FMLA Expands to Provide Additional Leave for Members of Military Families

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On January 28, 2008, President Bush signed into law the National Defense Authorization Act (NDAA) and, in so doing, amended the Family and Medical Leave Act (FMLA). The legislation, the first major revision to the FMLA since it was enacted in 1993, expands the FMLA in two significant respects.

Caregiver Leave

The NDAA expands the FMLA to permit a "spouse, son, daughter, parent, or next of kin" to take up to 26 weeks of FMLA leave during a single 12-month period to care for a "member of the Armed Forces, including a member of the National Guard or Reserves, who is undergoing medical treatment, recuperation, or therapy, is otherwise in outpatient status, or is otherwise on the temporary disability retired list, for a serious injury or illness." A "serious injury or illness" is defined as an injury or illness incurred by a member of the Armed Forces in the line of active duty that may render the member medically unfit to perform the duties of the member's office, grade, rank or rating. Significantly, that definition is different from the definition of a "serious health condition" under the FMLA. The Department of Labor (DOL) is working to prepare more comprehensive guidance regarding rights and responsibilities with respect to this new caregiver leave. In the meantime, employers are expected to act in good faith in providing leave under the new legislation. Employers may, however, request that employees support a request for caregiver leave by a certification issued by a health care provider.

Active Duty Leave

The NDAA also permits an eligible employee to take up to 12 weeks of FMLA leave for "any qualifying exigency (as the Secretary [of Labor] shall, by regulation, determine) arising out of the fact that the spouse, or a son, daughter, or parent of the employee is on active duty (or has been notified of an impending call or order to active duty) in the Armed Forces in support of a contingency operation." The term "qualifying exigency" is not defined in the NDAA. The DOL will issue regulations to clarify what constitutes a "qualifying exigency." If leave under this provision is foreseeable, the employee should provide the employer with "reasonable and practicable" notice. Employers are also entitled to request that employees provide certification that the service member is on active duty or has been called to duty.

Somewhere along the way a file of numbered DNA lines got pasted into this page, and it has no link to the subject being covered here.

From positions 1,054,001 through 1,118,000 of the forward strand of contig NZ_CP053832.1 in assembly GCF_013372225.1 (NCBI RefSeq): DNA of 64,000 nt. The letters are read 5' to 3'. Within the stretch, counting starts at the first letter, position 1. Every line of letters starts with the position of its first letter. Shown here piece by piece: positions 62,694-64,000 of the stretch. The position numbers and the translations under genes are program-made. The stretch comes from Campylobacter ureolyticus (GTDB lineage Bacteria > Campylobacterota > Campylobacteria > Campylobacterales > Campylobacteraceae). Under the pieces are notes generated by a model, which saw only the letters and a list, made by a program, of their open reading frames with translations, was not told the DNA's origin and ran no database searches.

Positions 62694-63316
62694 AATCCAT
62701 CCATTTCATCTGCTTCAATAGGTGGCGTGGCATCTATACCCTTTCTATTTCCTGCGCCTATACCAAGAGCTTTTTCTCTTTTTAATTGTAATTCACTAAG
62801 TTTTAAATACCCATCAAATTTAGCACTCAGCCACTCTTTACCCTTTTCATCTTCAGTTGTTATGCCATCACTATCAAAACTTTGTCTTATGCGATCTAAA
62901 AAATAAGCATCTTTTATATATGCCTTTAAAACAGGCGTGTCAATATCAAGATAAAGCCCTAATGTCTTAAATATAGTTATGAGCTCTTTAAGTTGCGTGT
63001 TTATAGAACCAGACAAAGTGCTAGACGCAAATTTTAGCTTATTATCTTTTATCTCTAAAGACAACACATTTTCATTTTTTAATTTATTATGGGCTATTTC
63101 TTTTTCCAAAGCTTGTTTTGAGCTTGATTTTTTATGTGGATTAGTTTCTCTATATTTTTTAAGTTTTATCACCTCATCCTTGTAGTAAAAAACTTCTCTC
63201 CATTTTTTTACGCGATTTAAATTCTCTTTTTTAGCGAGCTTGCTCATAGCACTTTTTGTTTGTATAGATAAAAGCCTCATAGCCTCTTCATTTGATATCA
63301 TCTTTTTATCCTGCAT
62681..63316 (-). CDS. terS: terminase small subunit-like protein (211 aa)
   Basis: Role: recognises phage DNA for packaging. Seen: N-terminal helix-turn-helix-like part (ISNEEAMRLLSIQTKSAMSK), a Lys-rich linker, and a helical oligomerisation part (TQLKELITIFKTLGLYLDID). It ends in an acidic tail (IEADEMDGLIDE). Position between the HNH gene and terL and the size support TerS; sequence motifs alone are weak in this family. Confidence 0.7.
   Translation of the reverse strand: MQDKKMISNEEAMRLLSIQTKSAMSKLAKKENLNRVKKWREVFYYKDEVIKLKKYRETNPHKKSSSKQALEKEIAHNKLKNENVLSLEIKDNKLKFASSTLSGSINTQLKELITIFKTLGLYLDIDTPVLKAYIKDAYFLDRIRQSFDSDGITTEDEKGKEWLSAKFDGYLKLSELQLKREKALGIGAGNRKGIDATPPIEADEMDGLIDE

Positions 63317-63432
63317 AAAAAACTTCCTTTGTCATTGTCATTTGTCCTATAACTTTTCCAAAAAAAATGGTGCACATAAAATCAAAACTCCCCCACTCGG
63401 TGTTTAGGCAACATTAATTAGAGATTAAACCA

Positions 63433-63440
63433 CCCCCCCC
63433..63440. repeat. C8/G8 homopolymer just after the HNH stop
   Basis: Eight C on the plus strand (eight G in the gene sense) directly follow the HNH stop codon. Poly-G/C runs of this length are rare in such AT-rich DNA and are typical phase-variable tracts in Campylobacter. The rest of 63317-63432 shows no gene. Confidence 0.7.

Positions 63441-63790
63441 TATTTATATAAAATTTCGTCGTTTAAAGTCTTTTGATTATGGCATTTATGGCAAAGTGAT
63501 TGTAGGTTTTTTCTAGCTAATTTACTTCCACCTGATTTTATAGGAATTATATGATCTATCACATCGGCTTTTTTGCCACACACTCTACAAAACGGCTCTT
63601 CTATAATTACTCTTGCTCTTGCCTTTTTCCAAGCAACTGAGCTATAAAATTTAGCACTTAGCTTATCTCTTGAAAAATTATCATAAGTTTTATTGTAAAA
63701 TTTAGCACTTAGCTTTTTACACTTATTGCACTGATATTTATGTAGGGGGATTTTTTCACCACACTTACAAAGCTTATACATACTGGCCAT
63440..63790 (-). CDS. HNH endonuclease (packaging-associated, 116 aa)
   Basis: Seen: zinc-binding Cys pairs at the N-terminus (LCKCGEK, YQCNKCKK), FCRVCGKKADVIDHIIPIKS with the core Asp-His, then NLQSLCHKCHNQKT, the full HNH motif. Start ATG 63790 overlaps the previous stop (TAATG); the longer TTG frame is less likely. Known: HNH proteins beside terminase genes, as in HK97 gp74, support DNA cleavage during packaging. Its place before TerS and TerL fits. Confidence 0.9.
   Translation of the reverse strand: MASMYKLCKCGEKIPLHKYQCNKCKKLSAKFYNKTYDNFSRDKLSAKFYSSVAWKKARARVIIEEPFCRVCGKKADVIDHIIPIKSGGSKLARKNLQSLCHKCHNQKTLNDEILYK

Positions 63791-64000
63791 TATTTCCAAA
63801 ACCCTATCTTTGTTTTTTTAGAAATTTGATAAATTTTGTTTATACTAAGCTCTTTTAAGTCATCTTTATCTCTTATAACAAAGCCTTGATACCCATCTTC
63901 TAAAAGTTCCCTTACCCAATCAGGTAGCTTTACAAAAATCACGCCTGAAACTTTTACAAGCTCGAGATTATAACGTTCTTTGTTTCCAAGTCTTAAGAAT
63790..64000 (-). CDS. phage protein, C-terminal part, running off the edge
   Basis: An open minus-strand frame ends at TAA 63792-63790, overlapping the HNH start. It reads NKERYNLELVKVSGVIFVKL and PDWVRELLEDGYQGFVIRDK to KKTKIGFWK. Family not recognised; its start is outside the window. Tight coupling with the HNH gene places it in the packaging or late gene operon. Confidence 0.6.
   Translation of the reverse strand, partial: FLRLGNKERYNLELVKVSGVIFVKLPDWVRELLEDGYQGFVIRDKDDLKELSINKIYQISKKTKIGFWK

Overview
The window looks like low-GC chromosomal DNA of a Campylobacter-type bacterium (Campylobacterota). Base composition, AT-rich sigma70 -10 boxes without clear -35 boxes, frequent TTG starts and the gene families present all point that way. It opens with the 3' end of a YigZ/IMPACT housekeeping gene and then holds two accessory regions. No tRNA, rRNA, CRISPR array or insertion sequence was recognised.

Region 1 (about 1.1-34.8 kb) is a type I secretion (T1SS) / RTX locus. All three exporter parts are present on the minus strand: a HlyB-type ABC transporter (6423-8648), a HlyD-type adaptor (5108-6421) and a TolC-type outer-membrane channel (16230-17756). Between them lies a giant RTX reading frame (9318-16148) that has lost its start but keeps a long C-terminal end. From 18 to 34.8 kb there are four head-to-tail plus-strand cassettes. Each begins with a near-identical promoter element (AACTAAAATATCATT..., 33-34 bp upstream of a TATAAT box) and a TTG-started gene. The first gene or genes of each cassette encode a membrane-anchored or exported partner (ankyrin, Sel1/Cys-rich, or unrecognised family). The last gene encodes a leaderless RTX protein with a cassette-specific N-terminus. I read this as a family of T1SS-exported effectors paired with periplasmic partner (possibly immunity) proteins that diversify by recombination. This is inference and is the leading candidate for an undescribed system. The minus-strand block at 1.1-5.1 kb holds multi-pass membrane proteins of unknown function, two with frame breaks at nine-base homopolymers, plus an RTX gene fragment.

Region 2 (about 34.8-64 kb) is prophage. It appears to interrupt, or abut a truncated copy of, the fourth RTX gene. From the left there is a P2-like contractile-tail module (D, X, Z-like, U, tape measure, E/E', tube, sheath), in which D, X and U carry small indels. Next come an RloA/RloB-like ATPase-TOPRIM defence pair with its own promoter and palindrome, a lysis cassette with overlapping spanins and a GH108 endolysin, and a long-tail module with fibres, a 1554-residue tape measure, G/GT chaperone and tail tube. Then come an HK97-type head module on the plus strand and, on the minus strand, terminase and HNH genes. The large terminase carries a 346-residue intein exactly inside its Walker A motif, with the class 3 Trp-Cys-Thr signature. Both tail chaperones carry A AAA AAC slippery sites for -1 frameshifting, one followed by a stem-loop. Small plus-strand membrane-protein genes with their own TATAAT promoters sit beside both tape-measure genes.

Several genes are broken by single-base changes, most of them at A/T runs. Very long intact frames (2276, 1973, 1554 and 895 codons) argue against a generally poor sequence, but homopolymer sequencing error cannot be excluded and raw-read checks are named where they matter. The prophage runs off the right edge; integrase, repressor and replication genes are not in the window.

Employers should note that the other requirements of the FMLA, such as the requirement that employers reinstate employees returning from FMLA leave to an equivalent position, apply to these two new types of FMLA leave. The DOL issued guidance indicating that the caregiver leave provision is effective as of January 28, 2008, and so employers should immediately begin granting such leave in good faith as they await the anticipated DOL regulations. The active duty leave provision will not be in effect until the DOL issues final regulations defining "qualifying exigency." The DOL has put those regulations on a fast track and encourages employers to begin providing active duty leave in good faith even before the final regulations are issued. In addition, employers should revise their FMLA leave policies to incorporate the NDAA's expansion of the FMLA.

The attorneys in Reinhart's Labor and Employment Department are experienced in advising employers on the rights and obligations that exist under the FMLA, and would be pleased to assist you if you have questions concerning the amendments to the FMLA, or concerning the FMLA generally.